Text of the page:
Such simplistic analysis provides no basis for personnel policy. It doesn't matter if staff spend a lifetime in the Tax Office, Centrelink, customs, naval stores and like functions that make up the bulk of the public service. What may matter is the extent to which the relatively small number of policy personnel can move between agencies whose functions are related, a calculation Smith doesn't seem to have made. Further, she doesn't pause to reflect on what might be inhibiting staff mobility where it counts; that is, the hopelessly Balkanised pay and conditions and the associated debased classification standards that have come with devolved agency industrial relations bargaining.
Third, Smith wants a "radical transformation of how we engage with the community we serve". Here, she serves up a mish-mash of things like "open dialogue and user design", getting to better know the community, public servants playing a "broker" role and, God help us, "citizen juries". Her suggestions lack coherence while the crucial of role of ministers in the transmission of community sentiment is overlooked. Smith wonders if "bringing in outside expertise and insights to our deliberations to give us richer understandings of issues and options", notwithstanding misgivings that the generous use of consultants for this very purpose may have degraded long-term policy capacity within departments.
And that's about it. It would be nice to see a "burning platform" for public service improvement in Smith's speech; it's not there. Moreover, there are many things relevant to policy development and advising that Smith neglects. For example:
- The changed nature of relations between ministers and officials, including the effects of ministerial staff and fixed-period appointments for secretaries.
- The reduced unity of structure, role and conditions of the senior executive service and the consequent possible effects on policy coordination.
- Means for developing a greater esprit de corps among senior staff and ways of improving trust and confidence in relations with ministers.
- The placement of policy functions in departments versus the use of independent statutory authorities to provide public policy advice.
- The effects of the greater use of consultants and the like to do standard public service work, and what needs to be done to protect effectiveness via merit staffing that avoids nepotism and corruption.
- The effects of the long-standing practice of arbitrary efficiency dividends.
- The distractions and dubious benefits of accrual accounting.
- The structure of central management within the public service and its power to organise public service-wide improvements.
Towards the end of Smith's speech, she says: "If the government agrees to the Innovation and Science Australia 2030 report recommendation to review the APS, it would be the first root-and-branch look at the APS since the mid-1970s to examine whether we are fit for purpose."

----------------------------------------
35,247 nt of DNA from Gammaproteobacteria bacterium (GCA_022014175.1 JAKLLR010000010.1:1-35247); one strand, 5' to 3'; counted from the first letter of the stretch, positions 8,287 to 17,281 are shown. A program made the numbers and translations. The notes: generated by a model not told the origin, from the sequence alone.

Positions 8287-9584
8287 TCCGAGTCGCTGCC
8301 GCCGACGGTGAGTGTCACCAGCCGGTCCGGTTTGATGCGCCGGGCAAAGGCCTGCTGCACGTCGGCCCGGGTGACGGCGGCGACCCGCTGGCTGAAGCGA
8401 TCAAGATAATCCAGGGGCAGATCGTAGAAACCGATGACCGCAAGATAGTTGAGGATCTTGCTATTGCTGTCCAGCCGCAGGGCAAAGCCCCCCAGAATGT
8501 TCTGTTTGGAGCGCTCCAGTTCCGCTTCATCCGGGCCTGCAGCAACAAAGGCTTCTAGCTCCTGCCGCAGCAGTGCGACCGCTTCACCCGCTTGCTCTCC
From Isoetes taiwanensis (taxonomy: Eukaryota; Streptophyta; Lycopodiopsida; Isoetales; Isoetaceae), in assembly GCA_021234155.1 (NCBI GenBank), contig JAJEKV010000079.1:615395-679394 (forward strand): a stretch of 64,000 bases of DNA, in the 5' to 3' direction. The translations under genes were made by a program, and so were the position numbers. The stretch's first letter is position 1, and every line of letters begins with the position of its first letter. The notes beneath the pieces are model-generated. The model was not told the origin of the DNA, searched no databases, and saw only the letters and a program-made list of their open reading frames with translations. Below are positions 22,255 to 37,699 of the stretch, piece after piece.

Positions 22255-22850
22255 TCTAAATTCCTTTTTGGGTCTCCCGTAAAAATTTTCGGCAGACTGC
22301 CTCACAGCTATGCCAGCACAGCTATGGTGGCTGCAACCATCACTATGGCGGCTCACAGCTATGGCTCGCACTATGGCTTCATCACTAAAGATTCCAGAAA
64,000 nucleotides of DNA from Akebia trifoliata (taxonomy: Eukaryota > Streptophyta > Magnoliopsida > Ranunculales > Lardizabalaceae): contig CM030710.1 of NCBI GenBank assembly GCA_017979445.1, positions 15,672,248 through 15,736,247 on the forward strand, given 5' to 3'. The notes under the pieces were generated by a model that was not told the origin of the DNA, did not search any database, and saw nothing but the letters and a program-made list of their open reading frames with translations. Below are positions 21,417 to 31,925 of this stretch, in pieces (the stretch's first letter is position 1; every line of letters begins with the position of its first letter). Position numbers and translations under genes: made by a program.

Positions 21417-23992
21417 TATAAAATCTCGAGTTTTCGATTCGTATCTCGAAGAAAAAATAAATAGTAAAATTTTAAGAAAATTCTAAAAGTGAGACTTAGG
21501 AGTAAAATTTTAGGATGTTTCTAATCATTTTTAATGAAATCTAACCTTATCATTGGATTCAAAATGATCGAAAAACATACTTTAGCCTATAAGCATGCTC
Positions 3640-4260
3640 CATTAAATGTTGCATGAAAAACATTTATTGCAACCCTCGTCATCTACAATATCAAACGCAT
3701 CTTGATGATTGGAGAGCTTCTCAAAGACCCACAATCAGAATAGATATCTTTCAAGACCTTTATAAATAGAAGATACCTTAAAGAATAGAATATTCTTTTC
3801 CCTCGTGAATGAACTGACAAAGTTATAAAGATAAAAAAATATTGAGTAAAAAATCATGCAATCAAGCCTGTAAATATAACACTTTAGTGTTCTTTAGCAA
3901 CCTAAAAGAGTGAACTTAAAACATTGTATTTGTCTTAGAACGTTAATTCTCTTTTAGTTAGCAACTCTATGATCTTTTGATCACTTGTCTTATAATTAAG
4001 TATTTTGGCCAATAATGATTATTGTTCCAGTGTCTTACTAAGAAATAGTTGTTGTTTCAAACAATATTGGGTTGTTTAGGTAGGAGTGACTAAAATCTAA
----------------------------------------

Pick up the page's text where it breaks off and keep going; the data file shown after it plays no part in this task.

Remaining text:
It probably doesn't matter much that that's merely not true. Nor does it matter that Innovation and Science Australia's recommendation is based on grossly distorted, misleading and meaningless assertions. For example, Innovation and Science Australia (a statutory board) reckons the public sector hasn't seen the same "disruption as the private sector" and that the APS's structure "reflects the 1980s, not the 2000s". Horse shit rarely comes so unrefined.
Moreover, the nature of the review suggested by the board (of which Smith is a member) is absurd and does not add up to a "root-and-branch" examination. It says the review should aim to enable "a greater role and capability for innovation in policy development, implementation and service delivery". That is, the board is trying to promote the technique of innovation (that is, to bring in new methods for their own sake), which of itself is no guarantee of good policy and administration and, in many instances, may be inimical to it. Indeed, the profusion of "innovation labs", with which Smith seems pleased, is a depressing omen.
The public service is not going to be lifted up on the back of cliches, management fads, change for change's sake and a calculated ignorance of the lessons of experience. Throughout its history, much of the impetus for improvement has come from within the public service, especially from the 1960s to the '80s. At present, there are plenty of reasons to be concerned that this capacity for self-generated reform is on the ebb.
If so, an independent, external review should be pursued and it should be kept far away from the shadowy secretaries' APS reform committee, because if Smith's indictments are close to the mark, it has been snoozing at the wheel. That is, it might be part of the problem. And any review certainly should be kept well clear of the kooky, narrow-minded and useless terms of reference proposed by the hapless boffins at Innovation and Science Australia.
Paddy Gourley is a former senior public servant. email@example.com